The domestic defence production ecosystem has always been dominated by the public sector in India. For a long time, there was an undercurrent of mistrust when the private sector was concerned and the safe default option was invariably the public sector. However, the last few years have seen the barriers coming down and there has been a concerted push by government to involve the private sector in defence production. Yet policy changes take time to percolate, especially, in a long gestation sector like defence. Data on Department of Defence Production website shows that in 2016-17 out of a total annual sales turnover of Rs. 74,054 crores the share of private sector was Rs. 14,104 crores(19%) and of  Public sector including Ordnance factories was Rs. 55.252  crores  (74.6%).Over a period  of five years there has  not been a spectacular reversal  and in 2021-22  out of a turnover of Rs.84,644 crores the share of the private sector was Rs. 17,269 crores (20.4%) and Public sector including Ordnance factories was  Rs. 61,346 crores (72.5 %).

     In the last few budgets, a part of the allocation from capital acquisition was set aside for the domestic sector. In the latest budget 2022-23 out of an allocation of Rs. 1.25 lakh crores, 68 %, amounting to Rs. 84,597.89 Crore was allocated specifically for Domestic defence industry. No further breakup between public and private sector was made available. But recently, Ministry of Defence on 8 April 2022 announced additional incentives to foster the growth of domestic private industry, MSMEs and start-ups. Accordingly, it was announced that the Ministry of Defence has now decided that 25% of Domestic Capital Procurement/ Acquisition Budget, amounting to Rs. 21,149.47 Crore, will be earmarked for Domestic Private Industry in the Financial Year 2022-23. Since, the sector contribution was already Rs 17,629 crores in 2021-22 the incremental increase in 2022-23 is only Rs 3880 crores for the private sector which is about 2% of the total capital budget.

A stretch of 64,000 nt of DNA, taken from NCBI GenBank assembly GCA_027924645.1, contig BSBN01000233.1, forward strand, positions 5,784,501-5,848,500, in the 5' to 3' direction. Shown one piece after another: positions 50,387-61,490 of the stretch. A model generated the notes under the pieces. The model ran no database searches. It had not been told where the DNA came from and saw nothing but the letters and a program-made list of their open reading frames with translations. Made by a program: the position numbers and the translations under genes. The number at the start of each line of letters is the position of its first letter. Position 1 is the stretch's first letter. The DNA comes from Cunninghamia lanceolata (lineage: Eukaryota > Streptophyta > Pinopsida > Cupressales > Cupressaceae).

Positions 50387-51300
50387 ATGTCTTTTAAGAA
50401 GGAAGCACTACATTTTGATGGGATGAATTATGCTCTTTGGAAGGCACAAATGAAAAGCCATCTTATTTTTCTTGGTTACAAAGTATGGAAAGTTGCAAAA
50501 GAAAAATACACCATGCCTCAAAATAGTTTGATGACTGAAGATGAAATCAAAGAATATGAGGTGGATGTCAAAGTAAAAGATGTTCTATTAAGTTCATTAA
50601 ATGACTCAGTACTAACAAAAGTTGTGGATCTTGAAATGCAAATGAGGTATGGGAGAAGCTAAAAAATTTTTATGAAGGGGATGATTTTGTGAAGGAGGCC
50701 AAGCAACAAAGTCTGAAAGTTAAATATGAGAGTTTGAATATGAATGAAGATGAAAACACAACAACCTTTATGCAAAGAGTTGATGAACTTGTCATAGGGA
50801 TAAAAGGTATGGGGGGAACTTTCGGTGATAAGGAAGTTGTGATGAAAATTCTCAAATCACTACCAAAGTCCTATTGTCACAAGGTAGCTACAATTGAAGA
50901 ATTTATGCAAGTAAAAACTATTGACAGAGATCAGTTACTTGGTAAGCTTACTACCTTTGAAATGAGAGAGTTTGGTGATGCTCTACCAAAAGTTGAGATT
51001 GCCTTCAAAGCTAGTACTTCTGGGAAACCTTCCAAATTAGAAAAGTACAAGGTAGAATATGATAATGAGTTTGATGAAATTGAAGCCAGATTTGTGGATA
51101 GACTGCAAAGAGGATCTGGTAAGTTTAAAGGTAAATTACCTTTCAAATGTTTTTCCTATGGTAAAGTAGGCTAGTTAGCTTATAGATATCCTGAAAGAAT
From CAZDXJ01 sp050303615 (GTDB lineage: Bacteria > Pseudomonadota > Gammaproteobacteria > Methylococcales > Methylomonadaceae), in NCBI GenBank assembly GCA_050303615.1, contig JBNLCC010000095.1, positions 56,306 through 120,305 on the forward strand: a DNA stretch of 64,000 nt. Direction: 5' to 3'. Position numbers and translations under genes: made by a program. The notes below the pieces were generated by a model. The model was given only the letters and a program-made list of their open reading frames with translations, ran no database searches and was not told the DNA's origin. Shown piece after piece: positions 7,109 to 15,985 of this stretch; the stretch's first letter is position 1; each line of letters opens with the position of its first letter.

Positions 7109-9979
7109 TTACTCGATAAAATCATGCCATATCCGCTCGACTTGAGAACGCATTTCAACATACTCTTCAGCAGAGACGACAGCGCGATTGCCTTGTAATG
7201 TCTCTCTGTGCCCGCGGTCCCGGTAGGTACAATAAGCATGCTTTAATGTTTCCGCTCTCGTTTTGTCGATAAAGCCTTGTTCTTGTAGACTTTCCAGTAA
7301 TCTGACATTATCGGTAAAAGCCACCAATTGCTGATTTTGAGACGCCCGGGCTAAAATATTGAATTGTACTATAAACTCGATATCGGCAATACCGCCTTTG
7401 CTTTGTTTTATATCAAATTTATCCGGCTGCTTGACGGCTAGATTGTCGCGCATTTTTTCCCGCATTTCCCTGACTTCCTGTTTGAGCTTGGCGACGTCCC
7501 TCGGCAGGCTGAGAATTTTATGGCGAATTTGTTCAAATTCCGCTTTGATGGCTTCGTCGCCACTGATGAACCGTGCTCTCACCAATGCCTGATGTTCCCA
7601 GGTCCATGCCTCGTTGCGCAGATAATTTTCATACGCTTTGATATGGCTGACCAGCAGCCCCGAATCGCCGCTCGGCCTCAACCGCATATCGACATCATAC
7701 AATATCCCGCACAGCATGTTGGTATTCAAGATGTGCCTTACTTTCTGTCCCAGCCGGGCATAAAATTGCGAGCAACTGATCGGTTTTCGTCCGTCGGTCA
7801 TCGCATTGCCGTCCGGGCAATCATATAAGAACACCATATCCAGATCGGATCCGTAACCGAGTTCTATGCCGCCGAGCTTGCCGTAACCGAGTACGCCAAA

Further, to foster innovation and encourage technology development in Defence, it has also been decided that an amount of Rs. 1500 Crore will be earmarked for procurement from start-ups, including iDEX start-ups, from within the allocations for Domestic Capital Procurement. The announcement, as a statement of intent, should be a positive signal to the domestic private sector but the percentage itself does not amount to a substantial hike. Further, the amount of Rs. 1500 crores for start-ups seems too meagre to have any significant impact. It is also not clear whether the same is included in the Rs 21,149.47 Crore earmarked for the private sector. If that were so, the net increase in allocation is only about 1% of the total capital budget, which is not much to cheer about.